The construct of the ‘Roman copy’ in art history has deeply rooted and extensive origins. Whilst this prejudiced was attached to Roman sculpture from an extremely early time in modern archaeology and art history, the construct viewed in a current context reveals issues with both its development and contribution to historical understanding and education. The construct is formed upon several main factors that have recently been called into question by revisionist historians. Firstly, the development of the construct by conservative historians during the 18th century, a context that valued artistic originality and authenticity, lead to it’s popularisation and circulation as a respected model. Secondly, the construct rests entirely on the…show more content… The import of these historians in the cannot be understated, as expressed by Tanner, “The practice of classical art history … was largely modelled on German exemplars, giving rise to broadly similar styles of scholarship … through a process of competitive emulation.” Throughout Winckelmann’s influential work, Greek artistic superiority is clearly established, “The only way to become great, or, if this be possible, inimitable, is to imitate the Greeks.” Views towards both Greek and Roman art have since been influenced by this inherent and negative bias towards Roman sculpture, even allowing for the traditional art-historical taxonomy of Roman sculpture to include in it the category of ‘copies’. Through the writings of Moon, it is clear that the perception is still apparent, “our handbooks are littered with scholarly distaste at having to work from such inadequate and second-rate reproductions [as Roman sculpture]”.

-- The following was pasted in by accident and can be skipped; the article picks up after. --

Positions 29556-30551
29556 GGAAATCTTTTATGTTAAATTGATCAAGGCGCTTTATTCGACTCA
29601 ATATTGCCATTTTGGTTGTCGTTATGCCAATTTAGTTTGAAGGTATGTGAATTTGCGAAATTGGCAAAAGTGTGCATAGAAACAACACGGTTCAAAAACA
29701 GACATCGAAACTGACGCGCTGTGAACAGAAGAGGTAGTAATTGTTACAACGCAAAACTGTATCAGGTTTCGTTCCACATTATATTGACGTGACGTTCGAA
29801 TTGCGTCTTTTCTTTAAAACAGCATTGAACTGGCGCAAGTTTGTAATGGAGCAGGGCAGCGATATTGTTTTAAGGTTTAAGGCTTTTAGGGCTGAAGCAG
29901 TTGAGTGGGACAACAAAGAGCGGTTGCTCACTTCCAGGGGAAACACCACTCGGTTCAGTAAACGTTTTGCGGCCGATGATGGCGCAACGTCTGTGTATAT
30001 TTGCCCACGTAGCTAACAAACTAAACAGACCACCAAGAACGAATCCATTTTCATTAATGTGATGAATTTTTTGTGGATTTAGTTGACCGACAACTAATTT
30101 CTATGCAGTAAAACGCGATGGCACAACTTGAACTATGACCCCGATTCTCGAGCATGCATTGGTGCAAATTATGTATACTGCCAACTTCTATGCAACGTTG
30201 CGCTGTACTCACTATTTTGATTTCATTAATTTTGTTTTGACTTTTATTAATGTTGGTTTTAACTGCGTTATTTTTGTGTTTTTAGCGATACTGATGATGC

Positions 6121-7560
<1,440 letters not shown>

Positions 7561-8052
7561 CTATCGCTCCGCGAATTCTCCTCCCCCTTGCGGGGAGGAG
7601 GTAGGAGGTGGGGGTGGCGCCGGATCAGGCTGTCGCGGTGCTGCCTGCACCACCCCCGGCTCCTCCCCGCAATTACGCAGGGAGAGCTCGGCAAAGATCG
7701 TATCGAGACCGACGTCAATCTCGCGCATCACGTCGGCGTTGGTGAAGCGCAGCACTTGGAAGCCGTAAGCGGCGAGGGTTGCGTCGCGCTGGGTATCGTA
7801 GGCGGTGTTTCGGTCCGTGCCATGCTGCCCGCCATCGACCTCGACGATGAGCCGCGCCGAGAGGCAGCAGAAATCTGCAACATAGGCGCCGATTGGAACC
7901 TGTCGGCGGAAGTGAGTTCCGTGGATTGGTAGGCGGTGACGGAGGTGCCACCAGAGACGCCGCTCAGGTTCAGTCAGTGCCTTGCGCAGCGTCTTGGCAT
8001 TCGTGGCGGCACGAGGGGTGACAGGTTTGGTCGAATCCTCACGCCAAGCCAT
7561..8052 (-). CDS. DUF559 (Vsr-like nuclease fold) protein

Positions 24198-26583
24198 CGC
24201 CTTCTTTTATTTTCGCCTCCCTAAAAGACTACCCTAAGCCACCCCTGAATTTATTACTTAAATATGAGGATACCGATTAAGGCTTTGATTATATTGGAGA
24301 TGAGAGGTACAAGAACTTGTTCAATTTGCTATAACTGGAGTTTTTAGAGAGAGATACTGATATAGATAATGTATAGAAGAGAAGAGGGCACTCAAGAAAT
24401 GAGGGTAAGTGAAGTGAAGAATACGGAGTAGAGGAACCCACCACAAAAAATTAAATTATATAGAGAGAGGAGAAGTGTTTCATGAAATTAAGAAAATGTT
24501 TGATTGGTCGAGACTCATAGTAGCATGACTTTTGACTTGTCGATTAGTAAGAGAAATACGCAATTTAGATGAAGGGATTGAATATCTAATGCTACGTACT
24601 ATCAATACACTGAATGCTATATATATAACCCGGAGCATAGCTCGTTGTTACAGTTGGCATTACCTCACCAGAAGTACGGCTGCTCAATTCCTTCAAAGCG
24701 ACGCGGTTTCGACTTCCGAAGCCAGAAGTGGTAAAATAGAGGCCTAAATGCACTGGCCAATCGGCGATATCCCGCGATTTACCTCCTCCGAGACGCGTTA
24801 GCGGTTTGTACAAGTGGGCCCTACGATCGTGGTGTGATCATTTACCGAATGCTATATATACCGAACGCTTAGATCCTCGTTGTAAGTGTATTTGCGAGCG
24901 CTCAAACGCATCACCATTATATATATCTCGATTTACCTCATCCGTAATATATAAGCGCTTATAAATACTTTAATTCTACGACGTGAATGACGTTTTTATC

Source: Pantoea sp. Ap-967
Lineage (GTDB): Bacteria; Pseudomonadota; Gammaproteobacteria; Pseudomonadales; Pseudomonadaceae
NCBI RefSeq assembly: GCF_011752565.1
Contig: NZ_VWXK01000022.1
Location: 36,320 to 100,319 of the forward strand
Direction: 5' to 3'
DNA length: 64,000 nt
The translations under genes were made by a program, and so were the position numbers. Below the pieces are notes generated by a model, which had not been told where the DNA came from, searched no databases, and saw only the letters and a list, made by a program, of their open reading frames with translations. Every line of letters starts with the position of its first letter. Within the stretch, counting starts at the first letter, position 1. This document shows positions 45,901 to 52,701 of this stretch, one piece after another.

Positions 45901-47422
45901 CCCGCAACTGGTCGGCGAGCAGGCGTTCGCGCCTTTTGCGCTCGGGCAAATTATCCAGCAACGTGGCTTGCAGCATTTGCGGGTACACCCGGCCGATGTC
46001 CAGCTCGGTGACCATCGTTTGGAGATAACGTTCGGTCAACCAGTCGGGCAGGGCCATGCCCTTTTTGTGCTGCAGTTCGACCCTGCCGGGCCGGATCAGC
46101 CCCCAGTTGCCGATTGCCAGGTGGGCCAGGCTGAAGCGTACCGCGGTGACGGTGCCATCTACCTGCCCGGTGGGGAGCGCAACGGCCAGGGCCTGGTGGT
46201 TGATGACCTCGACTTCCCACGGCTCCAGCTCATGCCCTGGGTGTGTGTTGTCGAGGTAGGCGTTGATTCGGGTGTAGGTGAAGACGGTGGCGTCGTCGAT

In retrospect, many of the conclusions drawn by the contemporary historians on the matter of Greek artistic superiority have been either realised to be incorrect or simply based on contextual prejudice and bias by current revisionist historians. In his writings of the 18th century, J. J. Winckelmann argued strongly to establish the Classical Greek style as the formal standard for modern-day European art. This argument was based on the notion that all art subsequent to the period of Alexander the Great was merely a degraded form of